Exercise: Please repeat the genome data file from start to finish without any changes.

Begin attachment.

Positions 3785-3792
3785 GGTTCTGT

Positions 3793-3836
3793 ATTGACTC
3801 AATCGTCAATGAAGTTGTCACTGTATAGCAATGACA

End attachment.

Positions 3785-3792
3785 GGTTCTGT

Positions 3793-3836
3793 ATTGACTC
3801 AATCGTCAATGAAGTTGTCACTGTATAGCAATGACA